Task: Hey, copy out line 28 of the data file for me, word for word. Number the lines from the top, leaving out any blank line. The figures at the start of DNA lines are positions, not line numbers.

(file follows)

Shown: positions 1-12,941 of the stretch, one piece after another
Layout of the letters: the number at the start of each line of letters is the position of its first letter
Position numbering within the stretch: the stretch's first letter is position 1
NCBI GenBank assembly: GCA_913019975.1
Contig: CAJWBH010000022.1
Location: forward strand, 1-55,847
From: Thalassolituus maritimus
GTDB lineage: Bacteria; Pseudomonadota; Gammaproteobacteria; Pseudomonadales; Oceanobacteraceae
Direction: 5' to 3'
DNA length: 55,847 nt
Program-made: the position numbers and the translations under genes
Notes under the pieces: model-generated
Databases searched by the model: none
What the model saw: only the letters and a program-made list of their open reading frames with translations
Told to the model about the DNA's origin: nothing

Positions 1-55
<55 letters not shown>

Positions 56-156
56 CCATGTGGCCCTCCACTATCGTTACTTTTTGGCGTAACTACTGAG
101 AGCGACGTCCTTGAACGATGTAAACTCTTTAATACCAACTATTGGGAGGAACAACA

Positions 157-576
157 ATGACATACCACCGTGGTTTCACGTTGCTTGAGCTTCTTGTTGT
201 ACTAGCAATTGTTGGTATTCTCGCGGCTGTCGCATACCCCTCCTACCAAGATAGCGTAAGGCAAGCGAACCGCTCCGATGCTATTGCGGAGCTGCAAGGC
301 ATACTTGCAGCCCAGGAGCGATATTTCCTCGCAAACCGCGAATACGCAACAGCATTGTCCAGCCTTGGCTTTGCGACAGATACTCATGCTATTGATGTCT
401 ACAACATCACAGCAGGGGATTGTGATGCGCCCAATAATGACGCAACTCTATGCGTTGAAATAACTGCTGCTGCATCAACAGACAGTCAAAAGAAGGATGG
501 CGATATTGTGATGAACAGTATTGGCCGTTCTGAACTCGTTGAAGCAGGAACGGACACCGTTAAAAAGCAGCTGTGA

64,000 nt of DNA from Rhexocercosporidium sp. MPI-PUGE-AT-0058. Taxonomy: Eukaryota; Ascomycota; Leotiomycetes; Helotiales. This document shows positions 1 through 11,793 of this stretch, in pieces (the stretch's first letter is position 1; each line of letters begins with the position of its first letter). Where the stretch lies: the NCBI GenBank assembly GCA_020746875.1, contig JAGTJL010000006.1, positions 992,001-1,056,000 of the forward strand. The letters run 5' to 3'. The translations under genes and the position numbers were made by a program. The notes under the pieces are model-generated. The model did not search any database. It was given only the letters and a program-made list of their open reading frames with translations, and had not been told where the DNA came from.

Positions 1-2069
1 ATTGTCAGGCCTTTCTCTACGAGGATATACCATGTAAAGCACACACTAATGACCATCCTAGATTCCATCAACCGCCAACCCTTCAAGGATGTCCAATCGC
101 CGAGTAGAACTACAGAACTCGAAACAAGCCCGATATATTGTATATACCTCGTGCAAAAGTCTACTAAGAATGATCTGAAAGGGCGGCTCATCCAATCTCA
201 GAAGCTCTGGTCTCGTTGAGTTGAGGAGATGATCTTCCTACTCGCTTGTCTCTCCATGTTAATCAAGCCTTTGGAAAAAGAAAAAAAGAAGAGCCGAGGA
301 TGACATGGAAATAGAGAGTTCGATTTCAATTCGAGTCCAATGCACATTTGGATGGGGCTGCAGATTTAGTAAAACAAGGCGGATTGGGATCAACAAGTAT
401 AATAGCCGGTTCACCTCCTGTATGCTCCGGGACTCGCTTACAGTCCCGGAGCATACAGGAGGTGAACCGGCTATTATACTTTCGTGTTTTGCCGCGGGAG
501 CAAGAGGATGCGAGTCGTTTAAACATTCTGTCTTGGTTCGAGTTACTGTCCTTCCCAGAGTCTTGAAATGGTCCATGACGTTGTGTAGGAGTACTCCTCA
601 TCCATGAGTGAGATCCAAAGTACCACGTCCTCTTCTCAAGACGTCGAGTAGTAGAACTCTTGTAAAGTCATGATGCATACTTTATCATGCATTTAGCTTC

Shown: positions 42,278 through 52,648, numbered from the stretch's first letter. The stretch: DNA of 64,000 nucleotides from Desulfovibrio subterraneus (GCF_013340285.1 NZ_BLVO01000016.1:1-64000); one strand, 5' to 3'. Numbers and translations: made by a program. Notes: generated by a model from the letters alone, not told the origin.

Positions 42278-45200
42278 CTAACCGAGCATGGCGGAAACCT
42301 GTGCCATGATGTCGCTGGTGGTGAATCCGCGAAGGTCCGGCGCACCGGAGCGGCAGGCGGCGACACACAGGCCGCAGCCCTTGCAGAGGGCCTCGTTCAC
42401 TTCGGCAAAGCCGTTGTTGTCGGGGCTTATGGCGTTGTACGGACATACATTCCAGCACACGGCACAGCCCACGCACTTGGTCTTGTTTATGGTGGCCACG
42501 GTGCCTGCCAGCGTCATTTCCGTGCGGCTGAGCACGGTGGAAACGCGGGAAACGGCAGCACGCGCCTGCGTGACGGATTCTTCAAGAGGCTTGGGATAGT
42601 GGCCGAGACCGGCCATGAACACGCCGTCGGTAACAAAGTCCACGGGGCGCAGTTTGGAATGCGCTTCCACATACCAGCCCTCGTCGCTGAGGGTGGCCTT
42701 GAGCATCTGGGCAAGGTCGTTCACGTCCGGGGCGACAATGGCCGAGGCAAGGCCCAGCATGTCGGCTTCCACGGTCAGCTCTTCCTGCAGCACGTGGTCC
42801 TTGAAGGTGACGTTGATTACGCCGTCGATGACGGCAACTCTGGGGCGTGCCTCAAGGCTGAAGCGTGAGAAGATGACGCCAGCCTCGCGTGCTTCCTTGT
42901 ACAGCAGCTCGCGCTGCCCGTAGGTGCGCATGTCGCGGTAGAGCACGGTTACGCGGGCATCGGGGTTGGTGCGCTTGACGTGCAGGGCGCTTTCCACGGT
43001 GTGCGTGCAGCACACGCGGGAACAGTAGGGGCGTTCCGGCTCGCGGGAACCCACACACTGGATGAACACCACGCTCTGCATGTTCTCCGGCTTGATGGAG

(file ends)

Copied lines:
Positions 1-2069